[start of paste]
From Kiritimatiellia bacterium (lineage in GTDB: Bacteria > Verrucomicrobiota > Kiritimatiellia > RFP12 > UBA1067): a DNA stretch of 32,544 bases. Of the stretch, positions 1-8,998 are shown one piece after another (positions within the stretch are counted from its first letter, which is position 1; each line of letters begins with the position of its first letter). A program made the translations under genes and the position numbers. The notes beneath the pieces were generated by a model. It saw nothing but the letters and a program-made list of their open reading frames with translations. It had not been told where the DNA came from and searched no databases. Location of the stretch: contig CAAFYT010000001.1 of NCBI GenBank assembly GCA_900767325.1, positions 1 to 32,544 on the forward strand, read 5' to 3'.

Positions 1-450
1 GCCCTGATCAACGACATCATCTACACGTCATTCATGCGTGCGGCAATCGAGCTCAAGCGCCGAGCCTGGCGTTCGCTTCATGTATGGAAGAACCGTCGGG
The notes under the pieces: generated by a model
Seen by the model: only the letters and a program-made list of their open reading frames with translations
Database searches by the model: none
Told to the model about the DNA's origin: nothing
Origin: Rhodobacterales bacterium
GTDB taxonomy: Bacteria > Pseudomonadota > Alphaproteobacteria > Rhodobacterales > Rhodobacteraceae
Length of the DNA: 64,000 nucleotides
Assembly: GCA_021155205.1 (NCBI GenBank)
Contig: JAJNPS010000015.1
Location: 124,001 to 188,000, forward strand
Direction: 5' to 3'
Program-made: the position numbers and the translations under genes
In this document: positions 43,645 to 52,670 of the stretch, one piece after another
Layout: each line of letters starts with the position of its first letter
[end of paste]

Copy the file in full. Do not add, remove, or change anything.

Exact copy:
From Kiritimatiellia bacterium (lineage in GTDB: Bacteria > Verrucomicrobiota > Kiritimatiellia > RFP12 > UBA1067): a DNA stretch of 32,544 bases. Of the stretch, positions 1-8,998 are shown one piece after another (positions within the stretch are counted from its first letter, which is position 1; each line of letters begins with the position of its first letter). A program made the translations under genes and the position numbers. The notes beneath the pieces were generated by a model. It saw nothing but the letters and a program-made list of their open reading frames with translations. It had not been told where the DNA came from and searched no databases. Location of the stretch: contig CAAFYT010000001.1 of NCBI GenBank assembly GCA_900767325.1, positions 1 to 32,544 on the forward strand, read 5' to 3'.

Positions 1-450
1 GCCCTGATCAACGACATCATCTACACGTCATTCATGCGTGCGGCAATCGAGCTCAAGCGCCGAGCCTGGCGTTCGCTTCATGTATGGAAGAACCGTCGGG
The notes under the pieces: generated by a model
Seen by the model: only the letters and a program-made list of their open reading frames with translations
Database searches by the model: none
Told to the model about the DNA's origin: nothing
Origin: Rhodobacterales bacterium
GTDB taxonomy: Bacteria > Pseudomonadota > Alphaproteobacteria > Rhodobacterales > Rhodobacteraceae
Length of the DNA: 64,000 nucleotides
Assembly: GCA_021155205.1 (NCBI GenBank)
Contig: JAJNPS010000015.1
Location: 124,001 to 188,000, forward strand
Direction: 5' to 3'
Program-made: the position numbers and the translations under genes
In this document: positions 43,645 to 52,670 of the stretch, one piece after another
Layout: each line of letters starts with the position of its first letter